This is not only a super quick recipe but I swear it tastes better than some deli Reubens I have eaten in the past. I followed the recipe to the letter except that I halved the recipe for two sandwiches. I hesitated when I saw sweet pickle relish as an ingredient as it is not one of my favorites but I wanted to prepare the recipe as written so I used it. I also used horseradish and it was not too hot. All the ingredients together gave the sauce a delicious flavor. Don't leave any out. I had a difficult time finding corned beef as Walmart informed me that they did not carry it any more since no one bought it. I ended up buying some deli pastrami in Kroger. No corned beef. That is really hard to believe. At any rate, the pastrami worked perfectly. The recipe calls for 8 oz. of sauerkraut but that is not to be found around here. I had to open a 14 oz. can so I do have some left over. I used seedless rye bread and in the end, the sandwich was absolutely delicious. I swear it was as good as a restaurant Reuben, if not better. DH, who years ago did not like rye bread or sauerkraut or even corned beef, declared it delicious and wants it again. We will be having this again, and soon, since I have many of the ingredients left over. This is definitely a five star winner.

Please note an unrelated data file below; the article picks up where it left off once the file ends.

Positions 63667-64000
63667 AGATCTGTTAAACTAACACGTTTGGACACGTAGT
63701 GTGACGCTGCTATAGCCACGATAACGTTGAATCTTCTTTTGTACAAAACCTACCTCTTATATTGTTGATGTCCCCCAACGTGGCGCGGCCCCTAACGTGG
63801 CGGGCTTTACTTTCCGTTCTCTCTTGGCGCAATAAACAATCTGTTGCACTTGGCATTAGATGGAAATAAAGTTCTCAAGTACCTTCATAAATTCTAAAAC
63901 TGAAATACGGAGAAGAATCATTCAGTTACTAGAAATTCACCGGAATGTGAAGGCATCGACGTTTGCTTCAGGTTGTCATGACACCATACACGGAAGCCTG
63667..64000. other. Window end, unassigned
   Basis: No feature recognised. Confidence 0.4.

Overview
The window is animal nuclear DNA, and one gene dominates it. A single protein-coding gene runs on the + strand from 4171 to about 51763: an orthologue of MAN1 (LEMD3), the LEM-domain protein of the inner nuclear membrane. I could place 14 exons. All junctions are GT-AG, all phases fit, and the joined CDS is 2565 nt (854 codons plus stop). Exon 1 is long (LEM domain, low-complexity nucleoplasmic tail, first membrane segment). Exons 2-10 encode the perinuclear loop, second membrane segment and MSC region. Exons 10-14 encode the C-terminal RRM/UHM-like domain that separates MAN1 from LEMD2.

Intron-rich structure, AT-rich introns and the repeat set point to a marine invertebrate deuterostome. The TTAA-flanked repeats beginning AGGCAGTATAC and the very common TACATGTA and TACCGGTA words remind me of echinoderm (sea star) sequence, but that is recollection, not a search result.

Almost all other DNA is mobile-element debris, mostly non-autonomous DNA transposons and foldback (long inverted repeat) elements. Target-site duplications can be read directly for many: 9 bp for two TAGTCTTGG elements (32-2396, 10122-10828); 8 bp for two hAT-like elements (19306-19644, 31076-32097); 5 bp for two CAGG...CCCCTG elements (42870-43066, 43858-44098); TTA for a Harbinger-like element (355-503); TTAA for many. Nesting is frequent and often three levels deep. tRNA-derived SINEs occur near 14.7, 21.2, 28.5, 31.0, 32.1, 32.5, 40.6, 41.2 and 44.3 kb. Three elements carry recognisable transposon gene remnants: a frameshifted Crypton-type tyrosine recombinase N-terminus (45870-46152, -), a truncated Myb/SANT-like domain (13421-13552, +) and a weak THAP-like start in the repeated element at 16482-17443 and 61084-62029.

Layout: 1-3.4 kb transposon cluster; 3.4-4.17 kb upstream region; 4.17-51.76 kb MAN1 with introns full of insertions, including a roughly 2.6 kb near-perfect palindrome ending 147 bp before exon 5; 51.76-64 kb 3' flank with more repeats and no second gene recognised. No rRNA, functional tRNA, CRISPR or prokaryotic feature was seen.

Here is the recipe and my picture.
1 sandwich equals 705 calories, 45 g fat (15 g saturated fat), 124 mg cholesterol, 2,830 mg sodium, 41 g carbohydrate, 6 g fiber, 34 g protein.
Land of the Free....because of the Brave
Proud Volunteer Field Editor for Taste of Home for 17 years.
No fair, MarineMom! That looks too good! I'm going to be craving a Reuben all day!
The thickest cookbook I have is The Culinary Arts Institute Encyclopedic Cookbook, copyright 1948. This was the first cookbook Dogger and I owned together, and you can see it has been put through its paces. We bought it used and then proceeded to press the point! For a long time, it was the only cookbook we owned. It doesn't have a lot of the frilly new-style dishes in today's cookbooks, but it is an indispensable guide to everything you need to know about true cooking from scratch. I wasn't sure if it really was the thickest cookbook we have because years of use have cracked the spine so that it may appear thicker than it actually is, but it is certainly the biggest by page count (1040!), so I figured this was the right book.
Part of the fun of this book is that is was obviously geared toward teaching new brides how to be good wives in 1948. It tells how your kitchen should be properly laid out for maximum efficiency, and gives such helpful instructions as how to clean a refrigerator or a range ("The modern range is as easy to take care of as a set of mixing bowls. The parts are easily disassembled making it a simple matter to keep each part scrupulously clean!") One has to wonder what the heck they were using for mixing bowls...